Next level health : the design, implementation and evaluation of a programme to empower women over their health :|ba thesis presented in partial fulfilment of the requirements for the degree of Doctor of Philosophy in Health Sciences, Massey University, Wellington, New Zealand

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Massey University
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New Zealand women often experience a narrow focus on weight or body size as a barrier to health. This dominant Western “weight-centred” discourse conflates health with weight and disempowers women from gaining control and autonomy over their health. This thesis aimed to design, implement and evaluate Next Level Health (NLH); a strengths-based programme founded on values of empowerment and holistic health. NLH aims to empower women over their health through incremental behaviour change within the context of their daily lives across six domains: physical activity, sleep, nutrition, eating behaviour, self-care and stress management. Fifty-eight women, aged 18-40 years completed NLH. A mixed-methods convergent design guided the evaluation of women’s outcomes and programme implementation. Data were collected via a series of surveys and physical measures. The outcomes assessed were women’s health-promoting behaviours (HPBs), physical, mental and social health and participant perceived outcomes. Process evaluation comprised the programme’s reach, fidelity and participant satisfaction. The findings were then analysed and integrated to determine women’s empowerment over their health. Collectively, the outcomes women experienced after NLH contributed to their empowerment by increasing their capacity for HPBs, adopting and experiencing a holistic health approach and enhancing their autonomy regarding their HPBs, health development and ability to generate a sense of success. Additionally, eight factors were identified that were key attributes of the programme that contributed to women’s empowerment or were vital for evaluating their success: (1) a small goals approach; (2) dialogue; (3) social support; (4) a multidisciplinary approach; (5) a strengths-based approach; (6) a weight-neutral approach, (7) assessment across multiple health dimensions and (8) a mixed-methods design for evaluation. In sum, the findings suggest that NLH successfully empowered women to gain greater control over their health. NLH overcomes common shortcomings of dominant health interventions by using a positive, multidisciplinary and empowering approach to promote women’s health that was adaptable to individual contexts, and exhibits potential for producing sustainable change. The current study contributes a novel programme and comprehensive evaluation providing evidence for a small, yet growing, body of empowerment research to promote women’s health.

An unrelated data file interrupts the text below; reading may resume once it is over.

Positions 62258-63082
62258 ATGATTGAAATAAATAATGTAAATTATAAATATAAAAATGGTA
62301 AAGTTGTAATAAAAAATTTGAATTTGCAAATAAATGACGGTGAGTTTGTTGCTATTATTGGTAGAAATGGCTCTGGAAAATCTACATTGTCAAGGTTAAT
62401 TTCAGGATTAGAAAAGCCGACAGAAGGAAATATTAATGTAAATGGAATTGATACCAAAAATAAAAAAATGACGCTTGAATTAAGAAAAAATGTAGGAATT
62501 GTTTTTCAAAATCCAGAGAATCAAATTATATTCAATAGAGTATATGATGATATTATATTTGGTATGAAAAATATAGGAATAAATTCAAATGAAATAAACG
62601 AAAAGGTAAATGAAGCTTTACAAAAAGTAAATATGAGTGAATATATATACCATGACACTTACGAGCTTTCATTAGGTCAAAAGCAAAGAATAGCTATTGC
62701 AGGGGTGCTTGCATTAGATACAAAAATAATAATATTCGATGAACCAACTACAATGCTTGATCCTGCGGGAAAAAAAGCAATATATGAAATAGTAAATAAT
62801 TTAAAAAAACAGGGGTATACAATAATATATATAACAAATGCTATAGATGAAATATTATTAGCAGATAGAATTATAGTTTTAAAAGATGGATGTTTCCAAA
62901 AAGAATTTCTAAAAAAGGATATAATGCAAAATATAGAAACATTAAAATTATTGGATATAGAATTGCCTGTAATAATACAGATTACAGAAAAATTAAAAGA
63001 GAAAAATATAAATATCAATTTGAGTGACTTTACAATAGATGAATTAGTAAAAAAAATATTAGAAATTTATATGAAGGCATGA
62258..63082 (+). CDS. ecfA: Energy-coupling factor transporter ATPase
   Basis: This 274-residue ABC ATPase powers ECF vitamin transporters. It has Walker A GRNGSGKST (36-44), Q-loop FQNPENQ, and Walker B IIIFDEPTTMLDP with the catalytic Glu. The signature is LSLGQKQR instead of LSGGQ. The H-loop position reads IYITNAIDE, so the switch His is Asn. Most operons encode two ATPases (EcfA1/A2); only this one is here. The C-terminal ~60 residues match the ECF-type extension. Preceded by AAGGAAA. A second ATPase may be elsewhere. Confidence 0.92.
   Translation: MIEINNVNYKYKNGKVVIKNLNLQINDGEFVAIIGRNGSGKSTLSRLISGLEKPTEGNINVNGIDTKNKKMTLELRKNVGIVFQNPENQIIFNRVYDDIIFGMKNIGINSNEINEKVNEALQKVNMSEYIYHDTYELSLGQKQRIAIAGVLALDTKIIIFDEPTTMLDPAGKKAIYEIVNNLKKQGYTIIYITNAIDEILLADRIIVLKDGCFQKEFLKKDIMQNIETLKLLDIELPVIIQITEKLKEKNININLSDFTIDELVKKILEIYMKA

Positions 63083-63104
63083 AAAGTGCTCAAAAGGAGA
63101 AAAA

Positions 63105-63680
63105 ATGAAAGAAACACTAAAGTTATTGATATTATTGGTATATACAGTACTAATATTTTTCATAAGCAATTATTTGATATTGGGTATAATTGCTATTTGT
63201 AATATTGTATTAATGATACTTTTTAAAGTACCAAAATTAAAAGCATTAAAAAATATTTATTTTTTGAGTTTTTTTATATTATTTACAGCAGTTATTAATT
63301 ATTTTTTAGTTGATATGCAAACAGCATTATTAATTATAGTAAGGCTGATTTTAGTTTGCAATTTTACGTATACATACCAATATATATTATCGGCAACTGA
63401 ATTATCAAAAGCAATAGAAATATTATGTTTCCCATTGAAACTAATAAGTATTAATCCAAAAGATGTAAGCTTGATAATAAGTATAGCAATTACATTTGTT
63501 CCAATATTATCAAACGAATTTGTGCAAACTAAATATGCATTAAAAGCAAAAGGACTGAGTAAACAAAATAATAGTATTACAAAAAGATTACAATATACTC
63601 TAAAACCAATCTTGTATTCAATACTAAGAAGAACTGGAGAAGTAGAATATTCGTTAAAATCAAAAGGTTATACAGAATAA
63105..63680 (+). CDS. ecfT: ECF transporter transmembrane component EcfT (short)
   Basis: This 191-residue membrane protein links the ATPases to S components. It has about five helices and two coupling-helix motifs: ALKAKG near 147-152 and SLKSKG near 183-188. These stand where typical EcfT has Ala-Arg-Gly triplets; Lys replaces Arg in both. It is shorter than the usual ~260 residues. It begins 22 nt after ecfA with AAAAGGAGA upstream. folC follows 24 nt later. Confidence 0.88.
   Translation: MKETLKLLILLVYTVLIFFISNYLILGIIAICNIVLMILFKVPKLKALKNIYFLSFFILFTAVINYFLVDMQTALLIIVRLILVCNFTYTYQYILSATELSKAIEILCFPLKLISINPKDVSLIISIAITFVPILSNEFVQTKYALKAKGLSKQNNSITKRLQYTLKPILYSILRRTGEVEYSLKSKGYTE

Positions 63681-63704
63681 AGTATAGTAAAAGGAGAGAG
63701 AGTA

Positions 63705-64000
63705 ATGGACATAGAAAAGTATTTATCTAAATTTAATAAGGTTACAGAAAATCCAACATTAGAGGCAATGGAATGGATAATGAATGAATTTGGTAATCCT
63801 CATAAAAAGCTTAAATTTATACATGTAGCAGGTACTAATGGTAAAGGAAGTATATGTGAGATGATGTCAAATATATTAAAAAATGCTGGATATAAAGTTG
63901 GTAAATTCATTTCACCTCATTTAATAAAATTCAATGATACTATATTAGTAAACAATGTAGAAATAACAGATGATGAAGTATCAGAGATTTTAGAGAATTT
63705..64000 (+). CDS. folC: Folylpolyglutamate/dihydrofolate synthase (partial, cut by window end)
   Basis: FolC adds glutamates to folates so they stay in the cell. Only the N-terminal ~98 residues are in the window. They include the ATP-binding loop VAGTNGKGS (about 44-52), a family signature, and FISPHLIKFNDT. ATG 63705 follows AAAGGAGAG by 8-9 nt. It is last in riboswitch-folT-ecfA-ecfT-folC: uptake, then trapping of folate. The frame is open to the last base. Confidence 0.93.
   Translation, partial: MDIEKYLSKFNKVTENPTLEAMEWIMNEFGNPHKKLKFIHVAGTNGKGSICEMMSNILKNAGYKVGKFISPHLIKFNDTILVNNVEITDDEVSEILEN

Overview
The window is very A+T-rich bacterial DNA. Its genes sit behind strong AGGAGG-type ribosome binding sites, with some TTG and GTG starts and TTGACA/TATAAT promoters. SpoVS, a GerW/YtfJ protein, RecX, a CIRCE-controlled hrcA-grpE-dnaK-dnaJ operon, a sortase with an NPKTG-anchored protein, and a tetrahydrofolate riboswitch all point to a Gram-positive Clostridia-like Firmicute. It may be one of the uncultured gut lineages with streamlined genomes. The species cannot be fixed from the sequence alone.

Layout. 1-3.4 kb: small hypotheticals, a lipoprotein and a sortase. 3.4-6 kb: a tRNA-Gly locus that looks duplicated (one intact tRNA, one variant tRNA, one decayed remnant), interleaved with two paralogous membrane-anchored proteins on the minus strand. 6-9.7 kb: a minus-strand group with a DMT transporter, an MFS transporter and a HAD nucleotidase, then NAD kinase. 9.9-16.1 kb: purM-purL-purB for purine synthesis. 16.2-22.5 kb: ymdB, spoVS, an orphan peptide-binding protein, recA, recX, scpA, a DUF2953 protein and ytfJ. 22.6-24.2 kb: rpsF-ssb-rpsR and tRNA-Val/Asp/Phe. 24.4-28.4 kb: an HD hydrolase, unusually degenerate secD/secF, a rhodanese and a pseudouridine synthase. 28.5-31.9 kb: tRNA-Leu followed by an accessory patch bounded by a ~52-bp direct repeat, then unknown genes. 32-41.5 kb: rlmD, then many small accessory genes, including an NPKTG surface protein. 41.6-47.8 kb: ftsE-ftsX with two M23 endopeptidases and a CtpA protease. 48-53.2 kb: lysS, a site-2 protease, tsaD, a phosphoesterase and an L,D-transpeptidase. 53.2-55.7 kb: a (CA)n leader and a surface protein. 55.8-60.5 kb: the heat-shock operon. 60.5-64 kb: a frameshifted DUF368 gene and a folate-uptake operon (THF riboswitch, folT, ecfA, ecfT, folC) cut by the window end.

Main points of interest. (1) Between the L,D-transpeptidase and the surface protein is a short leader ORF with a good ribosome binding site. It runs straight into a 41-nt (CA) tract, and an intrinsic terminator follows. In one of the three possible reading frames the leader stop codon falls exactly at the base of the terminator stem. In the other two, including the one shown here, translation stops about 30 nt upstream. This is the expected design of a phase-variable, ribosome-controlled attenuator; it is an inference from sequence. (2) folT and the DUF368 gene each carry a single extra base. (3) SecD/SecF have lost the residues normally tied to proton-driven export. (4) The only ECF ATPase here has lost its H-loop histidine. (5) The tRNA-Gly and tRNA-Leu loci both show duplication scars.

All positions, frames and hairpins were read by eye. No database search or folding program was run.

Copyright permission has been granted for the use of Figures 1 (p.12), 2 (p.13), & 3 (p.18).
Women, New Zealand, Health and hygiene, Health promotion, Planning, Evaluation